Credit unions play a key role in the provincial economy
WINNIPEG, Manitoba (March 18, 2010)—Operating in the extremely competitive financial services industry, a sector faced with many challenges over the past year-and-a-half, Manitoba’s credit unions continued on a path of strong and steady growth in 2009. Their combined deposit, loan, asset and equity base experienced significant gains and Manitobans opened over 12,000 new credit union memberships over the course of the year.
“As employers and significant contributors to the economies of communities throughout the province, credit unions are an important presence in the business life of Manitoba in and of themselves ,” says Garth Manness, CEO of Credit Union Central of Manitoba, the trade association and primary service provider to Manitoba’s 44 credit unions.
“ More importantly, though, Manitoba credit unions occupy a unique and important segment of the financial institution sector in Manitoba and — through their lending activities to consumers, small and medium-seized enterprises (SMEs), and agricultural producers — are important contributors to the vitality of the provincial economy.”
Credit unions are the number one providers of loans to SMEs and farmers in Manitoba, a statistic that Manness partly attributes to their ability to examine financial details through a community lens. “Knowing the member and the community allows credit union lenders to look at more than just the figures on a loan application when assessing credit risk.
Like all healthy businesses, credit unions are profitable. The difference between credit unions and other financial institutions is what they do with those profits. Credit union profits are used to: increase the equity position (thereby adding financial strength and resilience to the institution); invest in infrastructure improvements (and hire local contractors to carry them out); expand product and service lines, ATM networks and electronic banking options; keep service fees and other costs competitive with other financial institutions; and provide loans at rates that enable more people to purchase houses, consumer goods and automobiles, invest in their businesses, and expand their operations. Most credit unions share some of the remaining profit with members through patronage dividends or fee rebates, while others build profit sharing into their fees and interest rates so members pay less or earn more the whole year.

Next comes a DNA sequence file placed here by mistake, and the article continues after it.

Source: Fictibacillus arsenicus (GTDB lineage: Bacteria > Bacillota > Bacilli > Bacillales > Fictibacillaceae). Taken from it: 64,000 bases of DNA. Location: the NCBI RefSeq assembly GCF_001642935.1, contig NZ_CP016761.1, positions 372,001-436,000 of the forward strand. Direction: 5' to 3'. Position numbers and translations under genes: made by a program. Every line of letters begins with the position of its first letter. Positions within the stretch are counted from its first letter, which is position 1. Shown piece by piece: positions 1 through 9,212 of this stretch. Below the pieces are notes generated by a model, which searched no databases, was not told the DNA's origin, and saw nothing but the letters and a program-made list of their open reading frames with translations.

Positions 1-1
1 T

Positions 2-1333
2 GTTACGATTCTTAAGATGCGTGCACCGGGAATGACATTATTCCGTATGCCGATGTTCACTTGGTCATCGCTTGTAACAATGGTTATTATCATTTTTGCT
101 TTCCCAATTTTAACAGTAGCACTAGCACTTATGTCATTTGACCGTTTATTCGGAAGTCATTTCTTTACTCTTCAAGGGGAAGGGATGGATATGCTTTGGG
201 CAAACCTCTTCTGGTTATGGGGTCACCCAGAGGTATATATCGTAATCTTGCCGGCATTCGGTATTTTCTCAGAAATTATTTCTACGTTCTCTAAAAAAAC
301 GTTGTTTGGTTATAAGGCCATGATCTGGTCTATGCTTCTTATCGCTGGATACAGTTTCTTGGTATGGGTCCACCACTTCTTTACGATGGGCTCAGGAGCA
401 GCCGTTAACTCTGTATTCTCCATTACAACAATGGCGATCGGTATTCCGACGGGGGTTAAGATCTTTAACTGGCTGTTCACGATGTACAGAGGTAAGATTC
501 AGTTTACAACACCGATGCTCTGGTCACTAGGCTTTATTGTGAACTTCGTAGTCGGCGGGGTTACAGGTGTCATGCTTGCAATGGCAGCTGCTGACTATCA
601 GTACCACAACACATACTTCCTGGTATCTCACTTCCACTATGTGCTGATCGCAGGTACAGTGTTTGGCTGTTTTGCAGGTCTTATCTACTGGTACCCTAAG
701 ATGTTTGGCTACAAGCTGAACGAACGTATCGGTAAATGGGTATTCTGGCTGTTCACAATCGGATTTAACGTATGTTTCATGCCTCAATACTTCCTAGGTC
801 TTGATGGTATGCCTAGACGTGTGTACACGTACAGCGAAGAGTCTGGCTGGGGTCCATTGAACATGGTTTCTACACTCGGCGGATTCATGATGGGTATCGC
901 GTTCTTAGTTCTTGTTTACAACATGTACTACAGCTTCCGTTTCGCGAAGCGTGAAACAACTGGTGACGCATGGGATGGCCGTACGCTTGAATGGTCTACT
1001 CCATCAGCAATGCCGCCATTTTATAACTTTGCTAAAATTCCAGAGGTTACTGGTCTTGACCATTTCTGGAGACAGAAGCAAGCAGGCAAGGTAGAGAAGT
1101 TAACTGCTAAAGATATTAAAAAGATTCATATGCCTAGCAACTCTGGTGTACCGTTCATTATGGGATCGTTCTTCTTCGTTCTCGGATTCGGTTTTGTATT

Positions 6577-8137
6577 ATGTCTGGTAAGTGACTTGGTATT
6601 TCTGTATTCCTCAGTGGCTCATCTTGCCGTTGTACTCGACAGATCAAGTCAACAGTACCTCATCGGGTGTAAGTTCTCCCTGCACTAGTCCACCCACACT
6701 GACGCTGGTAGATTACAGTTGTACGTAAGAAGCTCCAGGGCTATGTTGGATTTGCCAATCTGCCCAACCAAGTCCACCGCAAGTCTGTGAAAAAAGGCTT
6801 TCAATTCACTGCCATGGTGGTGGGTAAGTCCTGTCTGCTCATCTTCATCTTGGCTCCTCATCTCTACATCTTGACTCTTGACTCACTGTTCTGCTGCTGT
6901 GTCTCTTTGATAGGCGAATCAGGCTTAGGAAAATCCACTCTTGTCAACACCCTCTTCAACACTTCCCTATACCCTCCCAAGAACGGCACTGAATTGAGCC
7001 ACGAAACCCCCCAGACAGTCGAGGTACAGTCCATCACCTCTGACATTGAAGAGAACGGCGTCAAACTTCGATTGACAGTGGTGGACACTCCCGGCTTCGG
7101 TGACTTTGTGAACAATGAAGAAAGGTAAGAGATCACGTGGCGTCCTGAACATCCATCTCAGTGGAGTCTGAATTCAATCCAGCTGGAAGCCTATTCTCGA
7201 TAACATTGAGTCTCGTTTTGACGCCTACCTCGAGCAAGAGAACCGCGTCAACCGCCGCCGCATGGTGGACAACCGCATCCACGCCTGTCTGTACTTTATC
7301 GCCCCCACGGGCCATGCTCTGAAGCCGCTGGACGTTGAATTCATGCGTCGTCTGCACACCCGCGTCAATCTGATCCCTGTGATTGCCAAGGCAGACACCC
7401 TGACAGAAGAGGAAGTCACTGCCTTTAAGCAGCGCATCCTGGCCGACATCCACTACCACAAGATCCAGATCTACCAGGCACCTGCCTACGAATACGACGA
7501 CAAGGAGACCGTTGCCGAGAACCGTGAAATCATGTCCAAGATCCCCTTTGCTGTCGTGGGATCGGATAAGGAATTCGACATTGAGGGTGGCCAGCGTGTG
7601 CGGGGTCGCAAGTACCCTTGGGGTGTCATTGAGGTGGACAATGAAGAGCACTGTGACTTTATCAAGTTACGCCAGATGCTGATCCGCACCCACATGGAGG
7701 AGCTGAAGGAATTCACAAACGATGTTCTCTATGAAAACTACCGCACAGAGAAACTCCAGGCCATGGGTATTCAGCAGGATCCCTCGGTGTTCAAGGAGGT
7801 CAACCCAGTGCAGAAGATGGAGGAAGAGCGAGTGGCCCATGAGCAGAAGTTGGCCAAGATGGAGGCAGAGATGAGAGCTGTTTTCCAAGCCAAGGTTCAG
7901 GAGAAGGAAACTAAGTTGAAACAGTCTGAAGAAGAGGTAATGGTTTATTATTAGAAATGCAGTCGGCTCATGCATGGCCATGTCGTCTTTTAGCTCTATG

Further evidence of the success and growth of credit unions is their physical presence . There are currently 23 more credit union branches in the province than there were 10 years ago, and in 68 of the 118 communities in which they operate, a credit union is currently the only financial institution available to local consumers, businesspeople and producers.“This is all the result of our co-operative structure,” Manness says. “ Manitoba credit unions are owned by Manitobans and operate for Manitobans. The deposits Manitobans make at credit unions are lent out to other Manitobans, and the continuous cycling of money drives the economies of communities from Gillam to Melita and Sprague to Flin Flon.”
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Credit Union Central of Manitoba (CUCM) is the trade association for the province’s 44 autonomous credit unions. As prescribed by Manitoba’s Credit Unions and Caisses Populaires Act, CUCM manages liquidity reserves, monitors credit-granting procedures and provides financial and other services to credit unions including banking, treasury, corporate governance, government relations, representation and advocacy, and legal services. As well, credit unions have access to payment and settlement systems, human resources, research, communications, marketing, planning, lending, product/service R&D and business consulting through CUCM. Manitoba credit unions jointly own CUCM and representatives from nine provincial districts sit on its board of directors. CUCM is financed through assessments and fee income derived through its operations. For more information about Manitoba credit unions and Credit Union Central of Manitoba, visit www.creditunion.mb.ca.
John Hamilton, Mgr. Communications & PR
Mobile: (204) 223-1976
Office: (204) 985-4785